Shipping Shows Signs of Panic as Houthis Menace Trade Lane

Upcoming Lunar New Year Could Exacerbate Shipping Crunch
Maersk Sentosa ship
The Maersk Sentosa containership sails southbound to exit the Suez Canal in Suez, Egypt, on Dec. 21. (Stringer/Bloomberg News)

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Container shipping is set to face a crunch ahead of the Lunar New Year holiday as Houthi attacks in the Red Sea restrict capacity, a major industry consultant said. Meanwhile, shares in some of the world’s top shipping companies tumbled — then pared their declines — after a report that some firms had done a deal with Yemen’s Houthi militants to get their vessels safely through the Red Sea.

Such a pact — immediately denied by two of the world’s largest lines — would mean faster sailing distances between Asia and Europe, causing the supply of vessels to jump. The accord was reported by Danish publication ShippingWatch.

A.P. Moller-Maersk A/S tumbled as much as 8.4%, the most in two months, while Hapag-Lloyd AG slid as much as 11%. Both confirmed they were still staying away. Freight forwarding giant Kuehne + Nagel said its latest information was that all the top lines were still avoiding the area — something the ShippingWatch report did acknowledge.

Shipping stocks have been boosted in recent weeks by predictions that the attacks by rebels would send shipping rates higher as firms avoid the Red Sea and crucial Suez Canal.

The coming weeks are likely to be very difficult as trade volumes ramp up before Lunar New Year, which begins Feb. 10, according to Philip Damas, managing director and head of supply chain advisers at Drewry Shipping. Diversions as a result of the attacks are forcing ships to sail thousands of miles farther than normal and are therefore restricting the number of vessels able to carry goods.

Over the weekend, the number of transits through the Suez Canal fell to the lowest since the waterway was blocked by the Ever Given containership in 2021, according to Inchcape Shipping Services. It offers another sign of the wider impact of the disruption on world trade, one that’s set to persist in the run-up to Lunar New Year.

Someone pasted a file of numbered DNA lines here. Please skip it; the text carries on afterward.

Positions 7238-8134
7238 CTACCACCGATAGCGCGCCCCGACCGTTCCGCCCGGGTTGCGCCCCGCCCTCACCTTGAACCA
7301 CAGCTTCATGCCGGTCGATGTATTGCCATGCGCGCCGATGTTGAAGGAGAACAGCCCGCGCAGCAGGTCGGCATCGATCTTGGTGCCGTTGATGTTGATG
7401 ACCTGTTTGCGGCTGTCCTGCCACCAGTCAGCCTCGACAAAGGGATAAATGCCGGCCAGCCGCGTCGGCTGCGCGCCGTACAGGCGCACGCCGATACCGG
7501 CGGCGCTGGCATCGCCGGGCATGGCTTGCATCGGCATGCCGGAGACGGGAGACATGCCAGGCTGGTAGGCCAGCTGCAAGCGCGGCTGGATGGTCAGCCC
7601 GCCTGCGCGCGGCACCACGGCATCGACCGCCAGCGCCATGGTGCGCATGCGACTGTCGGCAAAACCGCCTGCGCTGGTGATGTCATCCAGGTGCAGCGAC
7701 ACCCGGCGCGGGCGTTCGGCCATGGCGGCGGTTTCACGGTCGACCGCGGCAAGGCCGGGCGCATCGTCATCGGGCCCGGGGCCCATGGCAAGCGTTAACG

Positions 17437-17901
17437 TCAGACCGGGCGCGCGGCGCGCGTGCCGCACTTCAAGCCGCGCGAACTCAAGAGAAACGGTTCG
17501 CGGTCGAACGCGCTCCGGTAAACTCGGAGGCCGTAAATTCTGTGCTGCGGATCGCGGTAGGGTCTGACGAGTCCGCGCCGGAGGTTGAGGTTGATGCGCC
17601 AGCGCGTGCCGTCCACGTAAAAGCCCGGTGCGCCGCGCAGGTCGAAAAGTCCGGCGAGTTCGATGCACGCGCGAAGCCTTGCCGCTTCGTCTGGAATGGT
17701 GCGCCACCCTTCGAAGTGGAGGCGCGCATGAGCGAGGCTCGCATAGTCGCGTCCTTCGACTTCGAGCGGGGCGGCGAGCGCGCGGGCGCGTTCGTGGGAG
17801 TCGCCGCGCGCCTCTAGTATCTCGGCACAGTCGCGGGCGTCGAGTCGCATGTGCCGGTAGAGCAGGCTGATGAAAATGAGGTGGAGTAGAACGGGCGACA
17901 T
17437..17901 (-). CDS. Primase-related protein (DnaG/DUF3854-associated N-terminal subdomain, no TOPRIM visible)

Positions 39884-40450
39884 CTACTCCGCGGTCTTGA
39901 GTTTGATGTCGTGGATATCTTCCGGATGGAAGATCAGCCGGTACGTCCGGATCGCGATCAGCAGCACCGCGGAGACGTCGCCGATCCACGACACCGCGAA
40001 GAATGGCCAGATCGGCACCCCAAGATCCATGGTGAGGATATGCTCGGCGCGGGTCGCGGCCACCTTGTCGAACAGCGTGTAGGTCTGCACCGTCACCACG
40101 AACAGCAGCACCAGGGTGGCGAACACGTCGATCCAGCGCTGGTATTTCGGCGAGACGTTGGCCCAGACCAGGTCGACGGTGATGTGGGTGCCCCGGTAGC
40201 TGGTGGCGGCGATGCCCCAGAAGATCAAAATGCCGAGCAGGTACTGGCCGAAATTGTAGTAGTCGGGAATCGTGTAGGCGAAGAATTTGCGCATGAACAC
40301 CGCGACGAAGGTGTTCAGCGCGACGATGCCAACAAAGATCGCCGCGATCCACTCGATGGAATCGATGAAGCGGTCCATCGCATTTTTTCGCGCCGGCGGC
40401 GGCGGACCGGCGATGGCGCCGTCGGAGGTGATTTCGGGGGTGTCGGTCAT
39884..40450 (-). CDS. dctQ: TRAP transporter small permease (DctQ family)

Container rates chart

“There is something of a panic in China now about the availability of capacity,” Damas said. “The next five weeks leading to Chinese New Year on Feb. 10 are going to be very difficult for shippers and for shipping,” though costs could ease after that, he added.

Iran-backed Houthi militants in Yemen have been firing drones and missiles at ships passing by the country’s waters, roiling global trade. They say they are targeting vessels with links to Israel to protest against its military campaign in the Gaza Strip, though there have been frequent attacks on vessels with little or no link to Israel. The Houthis have attacked at least 24 merchant ships over the past several weeks; as a result, swaths of global sea traffic are choosing to avoid the waterway and sail around Africa.

For containerships, that’s particularly key ahead of Lunar New Year, when there is increased shipping demand before the holiday season. Much of China shuts down during the break, leading to higher levels of congestion at ports too.

Drewry, which offers advisory services to global shippers, estimates that as many as 822 ships, or the capacity of about 10 million containers, have been impacted by the attacks and resulting diversions.

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The impact of the attacks is wending its way to other sectors too. Earnings for ships hauling fuel from the Mediterranean to Asia have more than tripled since the start of December to the highest level in almost a year. Shipbroker Braemar last week said that the costs for vessels on any tanker route involving the Red Sea are “red hot.”

Maersk ranks No. 5 on the Transport Topics Top 50 list of the largest global freight companies. Kuehne + Nagel ranks No. 9 and Hapag-Lloyd ranks No. 13.